If Thomas Siebel can accurately see the future, computer science students with the entrepreneurial gene may want to look for a different major. And investors who think that information technology (IT) is a sector that will produce outsized returns should wake up.
In Siebel’s view, IT is a mature industry that will grow no faster than the larger economy. He contends that its glory days are past — long past, having ended in 2000.
I believe that Siebel may well be wrong. But his own illustrious career in IT makes his opinions a matter of uncommon interest.
Earning both a master’s degree in computer science and an MBA at the University of Illinois at Urbana-Champaign, he was an executive at Oracle from 1984 to 1990. In 1993, he founded Siebel Systems, which sells software for tracking customers and sales prospects; the company was acquired in 2006 by Oracle, which paid almost US$6 billion. In Siebel’s self-deprecating narrative, he was simply standing in the right place at the right time.
Addressing Stanford students in February as a guest of the engineering school, Siebel called attention to 20 sweet years, from 1980 to 2000, when, he said, worldwide IT spending grew at a compounded annual growth rate of 17 percent.
“All you had to do was show up and not goof it up,” he said. “All ships were rising.”
Since 2000, however, that rate has averaged only 3 percent, he said. His explanation for the sharp decline is that “the promise of the post-industrial society has been realized.”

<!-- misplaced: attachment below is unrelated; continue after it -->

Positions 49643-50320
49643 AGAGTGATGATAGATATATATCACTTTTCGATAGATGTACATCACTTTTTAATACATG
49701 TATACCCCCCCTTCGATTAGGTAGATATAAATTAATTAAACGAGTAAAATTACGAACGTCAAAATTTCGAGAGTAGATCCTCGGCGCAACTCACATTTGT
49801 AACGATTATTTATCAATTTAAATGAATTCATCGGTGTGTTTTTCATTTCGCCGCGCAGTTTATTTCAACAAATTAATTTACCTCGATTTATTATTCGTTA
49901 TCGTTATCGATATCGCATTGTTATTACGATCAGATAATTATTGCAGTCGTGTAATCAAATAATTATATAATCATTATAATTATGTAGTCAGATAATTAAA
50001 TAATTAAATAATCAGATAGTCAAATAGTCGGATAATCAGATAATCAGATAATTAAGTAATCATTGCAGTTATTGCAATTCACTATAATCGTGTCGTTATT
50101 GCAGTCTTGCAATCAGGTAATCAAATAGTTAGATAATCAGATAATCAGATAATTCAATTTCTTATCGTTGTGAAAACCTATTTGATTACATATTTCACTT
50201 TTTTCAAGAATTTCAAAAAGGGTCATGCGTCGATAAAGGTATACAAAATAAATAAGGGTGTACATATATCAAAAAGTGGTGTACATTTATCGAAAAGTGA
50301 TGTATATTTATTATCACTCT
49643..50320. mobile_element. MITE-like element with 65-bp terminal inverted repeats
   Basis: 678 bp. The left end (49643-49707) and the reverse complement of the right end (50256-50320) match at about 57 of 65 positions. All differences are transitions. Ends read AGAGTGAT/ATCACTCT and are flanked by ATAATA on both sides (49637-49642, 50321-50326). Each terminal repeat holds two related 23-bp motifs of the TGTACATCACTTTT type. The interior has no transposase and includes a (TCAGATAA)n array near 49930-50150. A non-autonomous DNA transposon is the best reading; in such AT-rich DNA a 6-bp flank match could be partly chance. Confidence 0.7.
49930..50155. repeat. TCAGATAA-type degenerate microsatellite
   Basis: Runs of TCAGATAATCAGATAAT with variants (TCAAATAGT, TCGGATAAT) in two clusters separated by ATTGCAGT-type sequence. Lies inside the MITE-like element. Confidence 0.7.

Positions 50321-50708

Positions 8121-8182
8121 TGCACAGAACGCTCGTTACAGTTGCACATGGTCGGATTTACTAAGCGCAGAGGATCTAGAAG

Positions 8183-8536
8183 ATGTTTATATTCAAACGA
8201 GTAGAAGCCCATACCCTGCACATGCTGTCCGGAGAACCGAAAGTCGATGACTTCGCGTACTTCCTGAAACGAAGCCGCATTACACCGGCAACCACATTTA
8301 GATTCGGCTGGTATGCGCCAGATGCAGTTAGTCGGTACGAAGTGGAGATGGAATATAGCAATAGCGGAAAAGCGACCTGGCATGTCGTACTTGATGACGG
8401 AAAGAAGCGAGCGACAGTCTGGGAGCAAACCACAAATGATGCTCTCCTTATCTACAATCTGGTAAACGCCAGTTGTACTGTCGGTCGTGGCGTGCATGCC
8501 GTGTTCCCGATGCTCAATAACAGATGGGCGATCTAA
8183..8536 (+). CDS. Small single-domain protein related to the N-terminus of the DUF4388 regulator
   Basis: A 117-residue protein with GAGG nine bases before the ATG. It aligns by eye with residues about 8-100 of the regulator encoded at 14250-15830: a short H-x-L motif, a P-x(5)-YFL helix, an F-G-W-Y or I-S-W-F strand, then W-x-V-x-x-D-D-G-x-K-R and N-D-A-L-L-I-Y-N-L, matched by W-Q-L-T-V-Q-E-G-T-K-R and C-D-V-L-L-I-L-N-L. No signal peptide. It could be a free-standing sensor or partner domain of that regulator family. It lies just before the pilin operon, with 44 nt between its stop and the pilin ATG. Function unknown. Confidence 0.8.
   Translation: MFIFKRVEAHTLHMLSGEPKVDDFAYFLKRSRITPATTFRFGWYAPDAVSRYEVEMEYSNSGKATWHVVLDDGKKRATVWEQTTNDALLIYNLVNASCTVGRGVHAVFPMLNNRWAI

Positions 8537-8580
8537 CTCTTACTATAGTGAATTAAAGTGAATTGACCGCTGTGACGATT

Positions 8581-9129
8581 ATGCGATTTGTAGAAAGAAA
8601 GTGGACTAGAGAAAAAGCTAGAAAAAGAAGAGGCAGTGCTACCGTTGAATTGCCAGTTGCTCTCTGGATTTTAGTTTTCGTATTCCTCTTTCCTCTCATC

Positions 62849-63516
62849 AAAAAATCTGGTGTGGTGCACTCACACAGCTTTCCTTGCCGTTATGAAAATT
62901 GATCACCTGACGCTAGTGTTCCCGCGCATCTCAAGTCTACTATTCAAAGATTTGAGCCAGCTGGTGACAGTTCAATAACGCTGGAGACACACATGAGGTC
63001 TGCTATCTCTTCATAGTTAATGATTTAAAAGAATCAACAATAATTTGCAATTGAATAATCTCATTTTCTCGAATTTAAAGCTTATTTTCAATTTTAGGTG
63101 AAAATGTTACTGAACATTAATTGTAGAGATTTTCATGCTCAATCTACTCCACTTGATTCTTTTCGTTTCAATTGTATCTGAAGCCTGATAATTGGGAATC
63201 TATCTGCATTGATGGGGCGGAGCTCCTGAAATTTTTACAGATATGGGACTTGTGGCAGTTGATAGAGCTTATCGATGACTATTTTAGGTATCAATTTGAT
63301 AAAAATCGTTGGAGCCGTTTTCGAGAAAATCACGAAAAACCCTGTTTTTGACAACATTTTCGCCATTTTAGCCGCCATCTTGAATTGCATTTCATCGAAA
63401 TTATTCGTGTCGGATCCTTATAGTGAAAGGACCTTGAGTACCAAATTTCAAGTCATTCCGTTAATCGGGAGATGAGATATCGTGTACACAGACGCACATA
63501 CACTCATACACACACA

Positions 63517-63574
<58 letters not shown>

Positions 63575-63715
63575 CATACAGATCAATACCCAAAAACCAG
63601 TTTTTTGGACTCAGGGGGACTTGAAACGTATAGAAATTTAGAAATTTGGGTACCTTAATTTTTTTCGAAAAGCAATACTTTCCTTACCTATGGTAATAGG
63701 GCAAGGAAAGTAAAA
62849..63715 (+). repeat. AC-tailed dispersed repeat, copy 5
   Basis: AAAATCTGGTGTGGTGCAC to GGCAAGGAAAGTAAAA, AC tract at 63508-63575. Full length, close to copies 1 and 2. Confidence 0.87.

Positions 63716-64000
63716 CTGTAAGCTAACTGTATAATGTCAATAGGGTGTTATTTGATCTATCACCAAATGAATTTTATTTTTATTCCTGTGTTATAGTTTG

No new technological advances, he believes, would impel IT customers to replace the computer technology they already had.
“I would suggest to you that most of what’s going on today is not very exciting,” he said.
In his view, far larger opportunities are to be found in businesses that address needs in food, water, health care and energy. Though Silicon Valley was “where the action was” when he finished graduate school, he says, “if I were graduating today, I would get on a boat and I would get off in Shanghai.”
When I called him last month to discuss his provocative arguments, he was disarmingly modest.
“I’m just an old has-been, I don’t present myself as an expert in this or any other area,” he said.
The huge difference in growth rates, pre and post-2000, may seem so stark as to leave no room for an alternative view of IT’s prospects.
But the recent drop is not as steep as it seems at first. I asked Shane Greenstein, an economist at Northwestern University’s Kellogg School of Management, to take a look at the raw data upon which those numbers were supposedly based: the annual IT spending estimates published by IDC.
Greenstein’s calculations produced a more moderate compounded annual growth rate of 11.6 percent for 1980 to 2000, instead of 17 percent. (Siebel’s personal assistant said last week that the 17 percent in the Stanford talk came from a staff member who calculated from a reading of a chart, not from precise figures.)
When Greenstein looked at the full IDC data set, which goes back to 1961, and used other breakpoints to compare growth in earlier and later periods, he found that the most golden years of IT were in the 1960s, when use of mainframe computers spread widely. From 1961 to 1971, the compounded annual growth rate was 35.7 percent, more than three times the rate in the 1980 to 2000 period celebrated by Siebel.